Kevin Hoffman, David Zage and Cristina Nita-Rotaru
Reputation systems provide mechanisms through which multiple parties can quantify the trust between one another. These systems seek to generate an accurate assessment in the face of unprecedented community size, while providing anonymity and resilience to malicious attacks.
We focus on attacks and defense mechanisms in reputation systems. We present an analysis framework that allows for general decomposition of existing reputation systems. We classify attacks against reputation systems by identifying which system components and design choices are the target of attacks. We survey defense mechanisms employed by existing reputation systems. Finally, we analyze several landmark systems, characterizing their individual strengths and weaknesses. Our work contributes to understanding 1) which design components of reputation systems are most vulnerable, 2) what are the most appropriate defense mechanisms and 3) how these defense mechanisms can be integrated into existing or future reputation systems to make them resilient to attacks.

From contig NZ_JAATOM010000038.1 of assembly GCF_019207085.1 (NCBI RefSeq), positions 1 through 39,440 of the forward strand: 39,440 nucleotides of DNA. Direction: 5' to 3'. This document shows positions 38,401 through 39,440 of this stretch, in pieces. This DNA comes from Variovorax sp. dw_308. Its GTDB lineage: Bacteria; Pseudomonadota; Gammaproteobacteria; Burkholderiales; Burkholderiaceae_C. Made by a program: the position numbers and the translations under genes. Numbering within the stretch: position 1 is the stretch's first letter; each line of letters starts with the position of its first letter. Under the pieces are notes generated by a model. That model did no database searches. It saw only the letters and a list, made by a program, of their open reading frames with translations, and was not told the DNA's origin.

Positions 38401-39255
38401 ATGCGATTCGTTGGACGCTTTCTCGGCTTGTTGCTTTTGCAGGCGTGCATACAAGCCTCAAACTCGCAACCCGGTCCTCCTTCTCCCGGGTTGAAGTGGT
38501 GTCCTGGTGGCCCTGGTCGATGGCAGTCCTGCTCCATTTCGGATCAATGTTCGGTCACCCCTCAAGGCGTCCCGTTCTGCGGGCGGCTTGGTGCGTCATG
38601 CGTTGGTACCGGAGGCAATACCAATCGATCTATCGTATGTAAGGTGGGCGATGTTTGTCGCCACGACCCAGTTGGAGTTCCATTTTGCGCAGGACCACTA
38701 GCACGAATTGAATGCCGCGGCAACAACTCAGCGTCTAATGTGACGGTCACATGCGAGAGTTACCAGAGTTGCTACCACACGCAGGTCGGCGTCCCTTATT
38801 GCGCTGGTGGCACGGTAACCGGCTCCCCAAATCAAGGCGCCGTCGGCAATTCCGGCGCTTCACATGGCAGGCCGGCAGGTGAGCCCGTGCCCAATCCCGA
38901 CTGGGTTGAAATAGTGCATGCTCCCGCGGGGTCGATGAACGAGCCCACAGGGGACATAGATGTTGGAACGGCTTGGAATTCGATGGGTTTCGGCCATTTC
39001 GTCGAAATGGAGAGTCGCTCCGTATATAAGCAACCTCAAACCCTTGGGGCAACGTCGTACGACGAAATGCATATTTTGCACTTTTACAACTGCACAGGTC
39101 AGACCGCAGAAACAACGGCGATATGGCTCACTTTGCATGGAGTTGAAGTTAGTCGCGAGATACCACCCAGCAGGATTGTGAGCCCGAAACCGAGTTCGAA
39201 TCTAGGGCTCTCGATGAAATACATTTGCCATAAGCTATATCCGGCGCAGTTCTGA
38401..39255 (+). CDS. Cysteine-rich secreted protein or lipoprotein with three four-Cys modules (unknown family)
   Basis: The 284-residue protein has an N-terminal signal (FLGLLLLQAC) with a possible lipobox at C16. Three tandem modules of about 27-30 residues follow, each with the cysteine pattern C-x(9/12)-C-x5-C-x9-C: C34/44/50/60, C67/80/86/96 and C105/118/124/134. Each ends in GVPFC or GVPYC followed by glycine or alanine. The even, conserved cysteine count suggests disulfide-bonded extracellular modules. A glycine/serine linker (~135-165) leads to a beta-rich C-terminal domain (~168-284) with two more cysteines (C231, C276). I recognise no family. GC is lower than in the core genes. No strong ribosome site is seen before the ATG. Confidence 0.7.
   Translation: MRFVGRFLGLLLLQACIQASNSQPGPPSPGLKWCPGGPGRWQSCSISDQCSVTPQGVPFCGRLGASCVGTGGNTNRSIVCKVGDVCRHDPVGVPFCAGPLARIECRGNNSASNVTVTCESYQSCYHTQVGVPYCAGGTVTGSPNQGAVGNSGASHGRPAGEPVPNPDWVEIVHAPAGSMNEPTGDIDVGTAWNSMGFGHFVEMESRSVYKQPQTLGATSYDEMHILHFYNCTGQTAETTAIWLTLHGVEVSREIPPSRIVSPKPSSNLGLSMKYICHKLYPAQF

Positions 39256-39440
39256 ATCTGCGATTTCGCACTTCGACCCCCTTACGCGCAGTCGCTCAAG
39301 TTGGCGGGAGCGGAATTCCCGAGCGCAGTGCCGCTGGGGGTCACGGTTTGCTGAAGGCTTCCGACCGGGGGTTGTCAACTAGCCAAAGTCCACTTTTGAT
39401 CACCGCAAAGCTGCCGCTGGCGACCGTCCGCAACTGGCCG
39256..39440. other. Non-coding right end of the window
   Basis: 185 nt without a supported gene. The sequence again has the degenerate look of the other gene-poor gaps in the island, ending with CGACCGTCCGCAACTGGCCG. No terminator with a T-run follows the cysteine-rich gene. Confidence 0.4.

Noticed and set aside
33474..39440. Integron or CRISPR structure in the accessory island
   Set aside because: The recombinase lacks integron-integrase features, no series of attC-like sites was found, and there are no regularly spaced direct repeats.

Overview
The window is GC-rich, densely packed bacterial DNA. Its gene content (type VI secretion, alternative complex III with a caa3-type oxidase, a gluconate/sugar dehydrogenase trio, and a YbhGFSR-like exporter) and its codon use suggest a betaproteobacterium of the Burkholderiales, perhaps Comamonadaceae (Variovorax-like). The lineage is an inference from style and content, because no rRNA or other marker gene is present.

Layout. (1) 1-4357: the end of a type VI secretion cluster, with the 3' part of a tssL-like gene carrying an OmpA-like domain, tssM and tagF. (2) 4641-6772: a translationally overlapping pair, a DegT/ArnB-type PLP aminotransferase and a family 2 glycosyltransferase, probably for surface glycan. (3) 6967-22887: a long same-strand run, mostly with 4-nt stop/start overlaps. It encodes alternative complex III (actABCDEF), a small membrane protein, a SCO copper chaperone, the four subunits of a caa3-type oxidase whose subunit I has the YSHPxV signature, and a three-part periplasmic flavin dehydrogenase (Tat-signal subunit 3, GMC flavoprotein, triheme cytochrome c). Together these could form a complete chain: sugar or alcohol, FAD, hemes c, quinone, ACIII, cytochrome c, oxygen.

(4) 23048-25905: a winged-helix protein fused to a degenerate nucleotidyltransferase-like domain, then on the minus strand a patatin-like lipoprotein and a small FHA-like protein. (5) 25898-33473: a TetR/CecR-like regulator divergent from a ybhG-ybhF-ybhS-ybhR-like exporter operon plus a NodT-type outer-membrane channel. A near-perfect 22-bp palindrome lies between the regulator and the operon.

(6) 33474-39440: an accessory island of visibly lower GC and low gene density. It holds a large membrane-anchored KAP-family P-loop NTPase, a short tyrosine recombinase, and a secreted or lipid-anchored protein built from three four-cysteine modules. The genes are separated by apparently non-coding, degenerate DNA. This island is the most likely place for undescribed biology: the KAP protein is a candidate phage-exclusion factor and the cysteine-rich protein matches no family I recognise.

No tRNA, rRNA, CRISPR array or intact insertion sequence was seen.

Computer Science Department
reputation, trust, incentives, peer-to-peer, attacks, collusion, attack mitigation, defense techniques
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